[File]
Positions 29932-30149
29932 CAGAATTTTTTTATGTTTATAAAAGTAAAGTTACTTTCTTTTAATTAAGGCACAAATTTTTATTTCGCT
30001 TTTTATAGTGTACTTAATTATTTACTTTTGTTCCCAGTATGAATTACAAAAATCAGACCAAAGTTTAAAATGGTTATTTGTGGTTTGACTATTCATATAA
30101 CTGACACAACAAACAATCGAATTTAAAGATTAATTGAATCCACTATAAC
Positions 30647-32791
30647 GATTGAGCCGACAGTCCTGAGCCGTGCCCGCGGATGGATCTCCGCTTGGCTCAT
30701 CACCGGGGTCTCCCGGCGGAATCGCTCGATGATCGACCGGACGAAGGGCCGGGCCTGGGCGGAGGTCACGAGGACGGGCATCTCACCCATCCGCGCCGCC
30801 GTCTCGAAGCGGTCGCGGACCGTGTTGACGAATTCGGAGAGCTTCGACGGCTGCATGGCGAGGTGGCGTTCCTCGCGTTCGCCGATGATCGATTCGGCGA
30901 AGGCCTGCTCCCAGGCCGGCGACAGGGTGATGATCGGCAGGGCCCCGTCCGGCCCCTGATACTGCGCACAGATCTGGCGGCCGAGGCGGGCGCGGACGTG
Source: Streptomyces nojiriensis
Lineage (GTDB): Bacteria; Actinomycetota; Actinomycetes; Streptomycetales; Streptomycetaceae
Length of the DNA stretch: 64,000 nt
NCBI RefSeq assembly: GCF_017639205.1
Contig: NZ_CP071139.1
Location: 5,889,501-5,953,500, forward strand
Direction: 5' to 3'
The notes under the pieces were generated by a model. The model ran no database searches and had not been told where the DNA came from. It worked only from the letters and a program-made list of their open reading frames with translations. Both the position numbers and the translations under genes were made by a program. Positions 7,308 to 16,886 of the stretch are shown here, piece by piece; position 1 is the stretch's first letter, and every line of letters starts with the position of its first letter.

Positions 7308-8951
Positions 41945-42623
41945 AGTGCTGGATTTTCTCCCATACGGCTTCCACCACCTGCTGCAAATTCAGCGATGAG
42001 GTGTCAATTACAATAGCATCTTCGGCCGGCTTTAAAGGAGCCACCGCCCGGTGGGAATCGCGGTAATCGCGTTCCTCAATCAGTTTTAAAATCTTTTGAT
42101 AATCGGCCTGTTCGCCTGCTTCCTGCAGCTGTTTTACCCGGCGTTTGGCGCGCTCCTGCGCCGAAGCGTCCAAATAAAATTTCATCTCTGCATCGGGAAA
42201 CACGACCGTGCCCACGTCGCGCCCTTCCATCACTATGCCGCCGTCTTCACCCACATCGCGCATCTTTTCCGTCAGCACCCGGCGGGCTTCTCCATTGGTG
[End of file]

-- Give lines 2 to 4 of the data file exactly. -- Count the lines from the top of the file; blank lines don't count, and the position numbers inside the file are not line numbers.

29932 CAGAATTTTTTTATGTTTATAAAAGTAAAGTTACTTTCTTTTAATTAAGGCACAAATTTTTATTTCGCT
30001 TTTTATAGTGTACTTAATTATTTACTTTTGTTCCCAGTATGAATTACAAAAATCAGACCAAAGTTTAAAATGGTTATTTGTGGTTTGACTATTCATATAA
30101 CTGACACAACAAACAATCGAATTTAAAGATTAATTGAATCCACTATAAC